Much of the data concerning the safety of GnRH analogues have not demonstrated serious side effects such as miscarriage, birth defects or foetal growth restriction. However it is suggested GnRH analogues can cross the placenta due to their relatively low molecular weight therefore there is still concern about the effects on the CNS (Schaefer et al, 2015). In several studies the children of pregnant women exposed to GnRH antagonists during pregnancy have shown subsequent neurological development disorders, however Schaefer states although it is not recommended to use GnRH analogues during pregnancy, they are also not contraindicated.
The manufacturer states the use of buserelin is contraindicated during pregnancy and suggests pregnancy must be excluded before starting treatment.
The use of all medication in pregnancy should be avoided whenever possible; particularly in the first trimester. Non-drug treatments should also be considered. When essential, a medication with the best safety record over time should be chosen, employing the lowest effective dose for the shortest possible time. Polypharmacy should be avoided. Teratogens taken in the pre-embryonic period, often quoted as lasting until 14 to 17 days post-conception, are believed to have an all-or-nothing effect. Where drugs have a short half-life, and when the date of conception is certain, this may allow women to be reassured where drug exposure has occurred within this time frame. Further advice may be available from the UK National Teratology Information Service (NTIS) and through ToxBase, available via password on the internet ( www.toxbase.org ) or if this is unavailable at the backup site ( www.toxbasebackup.org ).
Buserelin is contraindicated in breastfeeding.
Buserelin is excreted in breast milk in small quantities. At the time of writing there is limited published information regarding the use of buserelin during breastfeeding. Studies have not shown buserelin to cause harm to breastfed infants, however the manufacturer suggest to avoid the use of buserelin during breastfeeding.
Neonates, infants born prematurely, those with low birth weight, those with an unstable gastrointestinal function or who have serious illnesses may require special consideration. For any infant, if a drug is prescribed to the nursing mother, it should be at the lowest practical dose and for the shortest time. When drug administration is unavoidable and breastfeeding is to continue, minimisation of exposure of the infant to the drug may sometimes be achieved by timing the maternal doses to just after a feeding episode. Infants exposed to drugs via breast milk should be monitored for unusual signs or symptoms. Interactions between the drug received by the infant from the mother's milk and medication prescribed for the infant should also be considered, for example, when the drug given to the infant may prevent metabolism of the drug received via breast milk.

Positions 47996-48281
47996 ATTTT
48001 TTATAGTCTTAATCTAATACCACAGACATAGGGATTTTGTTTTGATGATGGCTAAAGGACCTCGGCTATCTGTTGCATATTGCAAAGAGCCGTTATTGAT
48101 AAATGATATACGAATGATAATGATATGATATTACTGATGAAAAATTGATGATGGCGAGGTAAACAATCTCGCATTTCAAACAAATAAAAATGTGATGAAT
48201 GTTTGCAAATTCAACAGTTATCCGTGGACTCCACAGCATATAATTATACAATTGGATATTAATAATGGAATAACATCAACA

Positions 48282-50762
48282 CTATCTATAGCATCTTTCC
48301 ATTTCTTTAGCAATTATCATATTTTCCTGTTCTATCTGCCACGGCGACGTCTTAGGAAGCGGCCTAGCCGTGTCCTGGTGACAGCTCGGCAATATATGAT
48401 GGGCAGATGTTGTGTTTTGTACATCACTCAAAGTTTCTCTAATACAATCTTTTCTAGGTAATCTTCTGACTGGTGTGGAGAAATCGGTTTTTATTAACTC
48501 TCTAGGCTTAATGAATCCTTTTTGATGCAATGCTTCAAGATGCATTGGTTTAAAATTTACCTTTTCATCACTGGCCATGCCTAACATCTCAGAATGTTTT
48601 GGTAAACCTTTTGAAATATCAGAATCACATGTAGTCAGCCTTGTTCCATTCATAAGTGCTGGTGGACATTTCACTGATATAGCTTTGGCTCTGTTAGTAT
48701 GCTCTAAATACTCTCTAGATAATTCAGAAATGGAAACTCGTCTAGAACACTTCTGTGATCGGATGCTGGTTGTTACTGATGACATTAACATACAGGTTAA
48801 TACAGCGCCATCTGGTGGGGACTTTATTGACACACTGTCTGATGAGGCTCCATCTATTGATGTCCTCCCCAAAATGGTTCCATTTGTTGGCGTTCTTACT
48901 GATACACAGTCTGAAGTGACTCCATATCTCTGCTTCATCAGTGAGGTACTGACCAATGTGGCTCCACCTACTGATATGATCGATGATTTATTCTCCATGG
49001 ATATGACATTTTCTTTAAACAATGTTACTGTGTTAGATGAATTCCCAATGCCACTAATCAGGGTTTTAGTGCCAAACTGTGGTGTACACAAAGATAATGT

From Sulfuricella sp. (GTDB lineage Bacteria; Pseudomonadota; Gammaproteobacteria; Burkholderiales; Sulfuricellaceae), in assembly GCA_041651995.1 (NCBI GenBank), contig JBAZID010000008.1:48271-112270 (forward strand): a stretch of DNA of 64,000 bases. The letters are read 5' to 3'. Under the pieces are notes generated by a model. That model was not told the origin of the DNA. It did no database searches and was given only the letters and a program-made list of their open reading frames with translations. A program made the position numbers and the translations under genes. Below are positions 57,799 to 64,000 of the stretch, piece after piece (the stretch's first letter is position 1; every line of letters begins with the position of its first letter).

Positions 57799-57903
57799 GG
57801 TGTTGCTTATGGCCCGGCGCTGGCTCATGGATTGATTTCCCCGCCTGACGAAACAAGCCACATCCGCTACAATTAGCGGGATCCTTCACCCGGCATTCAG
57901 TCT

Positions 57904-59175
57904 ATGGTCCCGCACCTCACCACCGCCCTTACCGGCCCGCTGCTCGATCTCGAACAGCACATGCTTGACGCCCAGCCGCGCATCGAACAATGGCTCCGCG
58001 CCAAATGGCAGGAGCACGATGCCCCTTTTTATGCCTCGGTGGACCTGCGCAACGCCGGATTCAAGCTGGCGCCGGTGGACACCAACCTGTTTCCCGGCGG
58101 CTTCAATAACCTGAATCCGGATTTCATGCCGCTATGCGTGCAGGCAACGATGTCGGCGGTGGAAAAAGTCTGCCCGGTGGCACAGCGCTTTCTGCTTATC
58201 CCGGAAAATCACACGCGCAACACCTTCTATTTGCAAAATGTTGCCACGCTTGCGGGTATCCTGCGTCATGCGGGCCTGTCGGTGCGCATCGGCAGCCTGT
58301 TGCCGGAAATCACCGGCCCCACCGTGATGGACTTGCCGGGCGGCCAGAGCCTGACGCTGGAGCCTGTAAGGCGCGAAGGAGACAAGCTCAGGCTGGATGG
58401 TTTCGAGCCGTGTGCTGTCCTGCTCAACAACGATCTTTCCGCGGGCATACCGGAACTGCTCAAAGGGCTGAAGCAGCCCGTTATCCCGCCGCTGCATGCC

Specialist advice is available from the UK Drugs in Lactation Advisory Service at https://www.midlandsmedicines.nhs.uk/content.asp?section=6&subsection=17&pageIdx=1
Allergic asthma with dyspnoea
Blood lipid changes
Bone pain (transient)
Changes in breast size
Changes in libido
Changes in scalp or body hair
Contact lenses may irritate
Decrease in bone mineral density
Decreased glucose tolerance
Decreased glycaemic control in diabetes
Deterioration in blood pressure in hypertensive patients
Deterioration in general well-being
Difficulty in micturition
Disturbances of appetite
Dryness of eyes
Elevation of liver enzymes
Feeling of pressure behind the eyes
Increase in alkaline phosphatase
Increased risk of fractures
Local pain (injection site)
Lower abdominal pain
Oedema of the extremities (arms and legs)
Ovarian hyperstimulation syndrome (OHSS)
Prolongation of QT interval
Rise in the serum testosterone level (transient)
Serum bilirubin increased
Vaginal bleeding on withdrawal
Weakness of legs
It is strongly recommended that the UK National Poisons Information Service be consulted on cases of suspected or actual overdose where there is doubt over the degree of risk or about appropriate management.
The following number will direct the caller to the relevant local centre (0844) 892 0111
Information may be obtained if you have access to ToxBase the primary clinical toxicology database of the National Poisons Information Service. This is available via password on the internet ( www.toxbase.org ) or if this is unavailable at the backup site ( www.toxbasebackup.org ).
Last Full Review Date: August 2017
Drugs During Pregnancy and Lactation: Treatment Options and Risk Assessment, 3rd edition (2015) ed. Schaefer, C., Peters, P. and Miller, R. Elsevier, London.
Summary of Product Characteristics: Suprefact Injection. Aventis Pharma Limited. Revised February 2015.
Summary of Product Characteristics: Suprecur Injection. Aventis Pharma Limited. Revised February 2015.
NICE Evidence Services Available at: www.nice.org.uk Last accessed: 03 August 2017
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Medscape UK | Univadis prescription drug monographs & interactions are based on FDB Multilex Content